Nepal reported its what was claimed to be its first coronavirus death on May 16 — a 29-year-old woman had who recently given birth — as the total number of people infected in the country reached 281. Nepal’s population is 28 million. In January, Nepal was the first south Asian country to report a case of coronavirus. The country has been under lockdown since March 24 after a second case was confirmed. Epidemiologist Lhamo Sherpa said, “I don’t think this is the first death. There have been cases of deaths where similar symptoms were seen, but the cause was unclear”.

Sri Lanka’s Action


The Sri Lankan government deserves praise for the way it has handled the crisis. Sri Lanka reacted rapidly to early warnings while most Western countries complacently carried on as normal. The world was put on notice on 31 December 2019, when the Wuhan Municipal Health Commission reported an unusual cluster of cases of pneumonia. Our president, Gotabhaya Rajapaksa, elected by a decisive majority last November, followed up his advice to people to stay at home and keep a safe social distance by imposing a curfew from Friday 20 March at 6.00 p.m. The first reported case involving a Sri Lankan national, a 52-year-old tour guide, was declared recovered and released from quarantine on March 26. On 28 March, the first death from the virus was announced. The victim was 60-year-old diabetic who had had a heart transplant. As of May 16, the total number of confirmed cases is 935 and 477 patients have completely recovered so far. There have been nine deaths.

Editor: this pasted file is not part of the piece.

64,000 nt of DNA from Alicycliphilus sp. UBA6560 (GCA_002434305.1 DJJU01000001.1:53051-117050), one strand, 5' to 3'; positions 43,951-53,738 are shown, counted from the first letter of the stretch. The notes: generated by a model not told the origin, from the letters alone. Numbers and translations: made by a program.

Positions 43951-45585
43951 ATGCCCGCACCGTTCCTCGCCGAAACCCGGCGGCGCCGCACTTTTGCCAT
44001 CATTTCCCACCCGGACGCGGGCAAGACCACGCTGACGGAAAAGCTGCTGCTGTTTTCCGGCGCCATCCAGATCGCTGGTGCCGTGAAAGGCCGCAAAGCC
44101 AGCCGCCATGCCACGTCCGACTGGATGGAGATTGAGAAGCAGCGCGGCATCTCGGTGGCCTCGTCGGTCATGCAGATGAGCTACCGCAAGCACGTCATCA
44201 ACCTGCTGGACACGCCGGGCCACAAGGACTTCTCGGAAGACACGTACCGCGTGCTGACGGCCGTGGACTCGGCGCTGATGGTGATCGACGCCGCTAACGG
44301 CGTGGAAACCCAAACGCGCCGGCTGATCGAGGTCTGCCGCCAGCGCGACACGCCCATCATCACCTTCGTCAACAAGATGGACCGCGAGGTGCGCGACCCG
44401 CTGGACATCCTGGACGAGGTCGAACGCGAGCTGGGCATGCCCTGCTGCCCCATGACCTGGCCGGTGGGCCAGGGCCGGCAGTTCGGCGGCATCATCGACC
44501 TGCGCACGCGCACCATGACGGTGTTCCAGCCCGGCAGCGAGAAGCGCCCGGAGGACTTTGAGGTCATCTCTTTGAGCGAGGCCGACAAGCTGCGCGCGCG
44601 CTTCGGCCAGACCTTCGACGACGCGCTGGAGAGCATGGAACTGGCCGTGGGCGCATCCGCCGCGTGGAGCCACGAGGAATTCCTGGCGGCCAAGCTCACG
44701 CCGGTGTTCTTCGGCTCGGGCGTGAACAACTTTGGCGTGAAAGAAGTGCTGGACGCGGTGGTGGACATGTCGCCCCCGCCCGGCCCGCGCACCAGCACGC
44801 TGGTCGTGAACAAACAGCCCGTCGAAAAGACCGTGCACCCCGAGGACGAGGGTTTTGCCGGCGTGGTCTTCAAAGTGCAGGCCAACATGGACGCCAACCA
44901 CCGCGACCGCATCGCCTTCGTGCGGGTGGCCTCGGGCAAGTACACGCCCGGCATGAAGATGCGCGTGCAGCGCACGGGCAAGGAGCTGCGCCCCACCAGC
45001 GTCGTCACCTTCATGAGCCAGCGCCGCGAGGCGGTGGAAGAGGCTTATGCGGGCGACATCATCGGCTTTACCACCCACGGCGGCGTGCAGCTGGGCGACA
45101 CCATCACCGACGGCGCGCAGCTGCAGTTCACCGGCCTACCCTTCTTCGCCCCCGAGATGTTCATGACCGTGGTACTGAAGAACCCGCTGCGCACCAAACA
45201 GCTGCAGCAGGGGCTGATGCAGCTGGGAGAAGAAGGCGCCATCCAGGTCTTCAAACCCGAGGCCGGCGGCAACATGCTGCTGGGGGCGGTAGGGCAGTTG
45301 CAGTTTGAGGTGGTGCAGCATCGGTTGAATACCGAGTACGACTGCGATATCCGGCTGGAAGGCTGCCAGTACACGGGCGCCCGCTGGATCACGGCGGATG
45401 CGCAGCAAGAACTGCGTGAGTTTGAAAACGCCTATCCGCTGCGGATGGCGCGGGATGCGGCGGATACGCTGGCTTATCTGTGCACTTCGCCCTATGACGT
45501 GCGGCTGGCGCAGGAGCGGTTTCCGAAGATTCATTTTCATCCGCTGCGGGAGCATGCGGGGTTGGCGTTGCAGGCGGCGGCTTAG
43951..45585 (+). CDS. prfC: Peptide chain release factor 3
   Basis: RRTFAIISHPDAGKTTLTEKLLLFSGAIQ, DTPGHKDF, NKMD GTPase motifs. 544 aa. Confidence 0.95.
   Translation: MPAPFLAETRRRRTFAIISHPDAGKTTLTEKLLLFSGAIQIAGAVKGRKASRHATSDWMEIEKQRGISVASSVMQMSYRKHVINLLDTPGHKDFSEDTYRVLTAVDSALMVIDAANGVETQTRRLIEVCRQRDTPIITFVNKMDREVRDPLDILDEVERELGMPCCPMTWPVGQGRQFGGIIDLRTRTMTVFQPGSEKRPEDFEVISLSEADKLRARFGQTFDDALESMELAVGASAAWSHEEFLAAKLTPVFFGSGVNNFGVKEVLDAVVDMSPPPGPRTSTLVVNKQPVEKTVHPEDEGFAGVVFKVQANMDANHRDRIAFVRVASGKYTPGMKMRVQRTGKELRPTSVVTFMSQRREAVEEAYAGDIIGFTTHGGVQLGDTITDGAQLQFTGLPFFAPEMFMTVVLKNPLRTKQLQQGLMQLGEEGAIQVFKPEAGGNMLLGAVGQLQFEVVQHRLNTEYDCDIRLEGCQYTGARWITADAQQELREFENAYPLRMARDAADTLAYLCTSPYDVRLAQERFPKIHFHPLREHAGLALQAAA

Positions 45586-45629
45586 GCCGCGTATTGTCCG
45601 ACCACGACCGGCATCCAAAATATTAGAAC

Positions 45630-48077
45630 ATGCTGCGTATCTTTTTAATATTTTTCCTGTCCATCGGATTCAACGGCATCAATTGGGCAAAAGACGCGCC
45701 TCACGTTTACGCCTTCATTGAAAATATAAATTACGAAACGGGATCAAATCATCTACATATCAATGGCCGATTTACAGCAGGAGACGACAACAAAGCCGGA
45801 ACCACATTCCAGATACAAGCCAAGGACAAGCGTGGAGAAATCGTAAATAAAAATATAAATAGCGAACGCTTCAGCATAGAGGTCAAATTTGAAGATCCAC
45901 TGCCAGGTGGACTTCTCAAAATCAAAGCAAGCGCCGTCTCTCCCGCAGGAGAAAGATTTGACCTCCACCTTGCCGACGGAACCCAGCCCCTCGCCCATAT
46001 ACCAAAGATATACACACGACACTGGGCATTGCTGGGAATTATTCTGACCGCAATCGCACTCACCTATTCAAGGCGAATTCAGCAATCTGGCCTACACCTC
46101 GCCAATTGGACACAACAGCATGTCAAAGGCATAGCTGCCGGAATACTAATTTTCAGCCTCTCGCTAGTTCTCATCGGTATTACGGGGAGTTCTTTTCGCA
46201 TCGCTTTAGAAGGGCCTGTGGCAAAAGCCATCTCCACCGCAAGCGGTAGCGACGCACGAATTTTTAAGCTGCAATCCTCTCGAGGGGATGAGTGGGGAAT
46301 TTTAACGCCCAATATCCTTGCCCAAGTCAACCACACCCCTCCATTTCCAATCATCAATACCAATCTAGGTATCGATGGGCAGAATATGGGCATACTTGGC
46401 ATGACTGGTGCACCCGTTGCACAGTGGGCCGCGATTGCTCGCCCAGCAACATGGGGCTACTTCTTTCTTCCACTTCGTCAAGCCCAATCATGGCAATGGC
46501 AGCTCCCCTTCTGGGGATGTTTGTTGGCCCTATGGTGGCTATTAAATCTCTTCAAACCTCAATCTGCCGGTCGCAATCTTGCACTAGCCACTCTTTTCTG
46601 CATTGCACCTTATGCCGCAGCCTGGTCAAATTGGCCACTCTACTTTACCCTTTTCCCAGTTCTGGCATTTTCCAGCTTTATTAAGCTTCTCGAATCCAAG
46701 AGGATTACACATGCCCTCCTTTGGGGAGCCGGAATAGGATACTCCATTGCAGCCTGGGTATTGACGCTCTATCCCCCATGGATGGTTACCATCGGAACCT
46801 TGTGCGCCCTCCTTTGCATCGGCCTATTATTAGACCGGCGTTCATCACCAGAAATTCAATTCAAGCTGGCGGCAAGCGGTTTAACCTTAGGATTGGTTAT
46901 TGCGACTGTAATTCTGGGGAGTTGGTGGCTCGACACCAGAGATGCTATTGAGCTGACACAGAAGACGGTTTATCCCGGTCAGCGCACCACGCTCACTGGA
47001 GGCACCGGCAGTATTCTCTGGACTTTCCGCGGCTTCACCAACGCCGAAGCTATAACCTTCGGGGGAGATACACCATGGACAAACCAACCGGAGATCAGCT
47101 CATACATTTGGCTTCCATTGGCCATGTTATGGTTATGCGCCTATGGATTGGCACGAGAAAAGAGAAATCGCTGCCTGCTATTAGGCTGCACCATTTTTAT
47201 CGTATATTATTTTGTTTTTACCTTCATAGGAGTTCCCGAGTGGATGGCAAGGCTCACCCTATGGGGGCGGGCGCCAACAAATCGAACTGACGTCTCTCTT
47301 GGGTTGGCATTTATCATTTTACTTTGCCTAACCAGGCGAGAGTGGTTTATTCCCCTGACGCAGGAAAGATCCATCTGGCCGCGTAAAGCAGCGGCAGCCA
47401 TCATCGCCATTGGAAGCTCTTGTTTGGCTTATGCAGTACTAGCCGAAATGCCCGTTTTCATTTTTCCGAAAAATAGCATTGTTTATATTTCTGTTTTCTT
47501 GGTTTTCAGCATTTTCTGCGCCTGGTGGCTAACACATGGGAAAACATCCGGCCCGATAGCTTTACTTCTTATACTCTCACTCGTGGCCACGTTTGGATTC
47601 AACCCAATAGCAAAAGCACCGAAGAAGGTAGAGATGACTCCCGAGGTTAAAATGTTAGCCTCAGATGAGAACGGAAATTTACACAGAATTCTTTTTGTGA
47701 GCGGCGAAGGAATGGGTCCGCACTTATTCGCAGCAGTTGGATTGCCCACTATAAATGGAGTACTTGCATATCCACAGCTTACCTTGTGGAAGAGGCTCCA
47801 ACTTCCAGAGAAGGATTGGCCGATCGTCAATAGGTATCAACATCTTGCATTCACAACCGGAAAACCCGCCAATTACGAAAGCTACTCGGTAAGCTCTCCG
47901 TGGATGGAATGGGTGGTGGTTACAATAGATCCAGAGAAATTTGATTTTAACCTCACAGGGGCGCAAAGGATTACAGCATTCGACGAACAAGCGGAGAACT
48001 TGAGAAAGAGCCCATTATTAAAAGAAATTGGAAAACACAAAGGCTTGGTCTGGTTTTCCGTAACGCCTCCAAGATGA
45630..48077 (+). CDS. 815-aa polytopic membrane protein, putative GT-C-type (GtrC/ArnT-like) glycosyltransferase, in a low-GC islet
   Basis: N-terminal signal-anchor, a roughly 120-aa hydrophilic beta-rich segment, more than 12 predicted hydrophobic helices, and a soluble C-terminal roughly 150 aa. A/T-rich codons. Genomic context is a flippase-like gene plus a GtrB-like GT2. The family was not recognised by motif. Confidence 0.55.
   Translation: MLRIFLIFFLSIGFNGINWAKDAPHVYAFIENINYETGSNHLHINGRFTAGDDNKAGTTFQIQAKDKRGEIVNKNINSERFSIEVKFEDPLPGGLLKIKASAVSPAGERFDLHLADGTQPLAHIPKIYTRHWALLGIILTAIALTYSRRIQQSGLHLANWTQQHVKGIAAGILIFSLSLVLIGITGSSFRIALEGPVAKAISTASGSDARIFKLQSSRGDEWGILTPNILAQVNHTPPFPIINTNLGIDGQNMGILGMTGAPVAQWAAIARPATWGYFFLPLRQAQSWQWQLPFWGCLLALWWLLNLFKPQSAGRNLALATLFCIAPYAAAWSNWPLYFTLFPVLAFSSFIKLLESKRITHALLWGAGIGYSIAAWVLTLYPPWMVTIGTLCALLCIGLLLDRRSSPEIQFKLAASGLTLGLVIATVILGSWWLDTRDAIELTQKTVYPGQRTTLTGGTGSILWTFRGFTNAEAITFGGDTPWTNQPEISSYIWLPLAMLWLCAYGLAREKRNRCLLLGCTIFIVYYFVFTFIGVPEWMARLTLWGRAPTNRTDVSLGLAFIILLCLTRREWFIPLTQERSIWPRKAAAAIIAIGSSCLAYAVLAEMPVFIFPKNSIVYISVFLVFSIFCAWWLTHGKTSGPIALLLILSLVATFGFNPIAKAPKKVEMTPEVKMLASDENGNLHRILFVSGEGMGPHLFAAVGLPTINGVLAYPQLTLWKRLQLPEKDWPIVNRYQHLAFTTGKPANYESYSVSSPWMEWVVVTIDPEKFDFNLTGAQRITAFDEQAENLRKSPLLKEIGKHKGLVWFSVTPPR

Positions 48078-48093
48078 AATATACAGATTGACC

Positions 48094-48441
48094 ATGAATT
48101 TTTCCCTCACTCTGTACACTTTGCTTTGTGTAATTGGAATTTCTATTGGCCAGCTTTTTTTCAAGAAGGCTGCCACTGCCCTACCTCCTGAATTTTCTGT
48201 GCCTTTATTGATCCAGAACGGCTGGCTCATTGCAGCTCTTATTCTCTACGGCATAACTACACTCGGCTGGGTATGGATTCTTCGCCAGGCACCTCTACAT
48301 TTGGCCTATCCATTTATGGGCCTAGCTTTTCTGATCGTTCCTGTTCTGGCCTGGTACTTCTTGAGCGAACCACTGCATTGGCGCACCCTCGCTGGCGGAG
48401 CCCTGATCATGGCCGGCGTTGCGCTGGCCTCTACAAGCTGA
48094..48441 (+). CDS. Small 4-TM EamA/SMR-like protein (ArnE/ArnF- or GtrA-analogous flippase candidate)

Odious Comparisons

When I initially compared the total number of deaths in Sri Lanka and UK, I was told such comparisons could not be made. The UK government is also arguing that international comparisons are odious. Odious to them, perhaps, because deaths in the UK are, at 36,550 (May 23) the worst in Europe (According to the Financial Times, it’s probably nearer 63,000). The UK population is 67.83 million. Sri Lanka’s population is 21.67 million. The UK accounts for less than one per cent of the global population but accounts for 12 per cent of reported Covid deaths.

It is very strange that Sri Lanka is never mentioned when comparative responses to the virus are being discussed. Ireland is held up as a good example. The population of the Republic of Ireland is 4.94 million. As of 23 May, the Irish Department of Health has confirmed a total of 1,592 deaths. Sri Lanka’s population is 21.4 million and there have been nine deaths. There is of course the danger of complacency but let’s give ourselves a little encouragement in these dark days.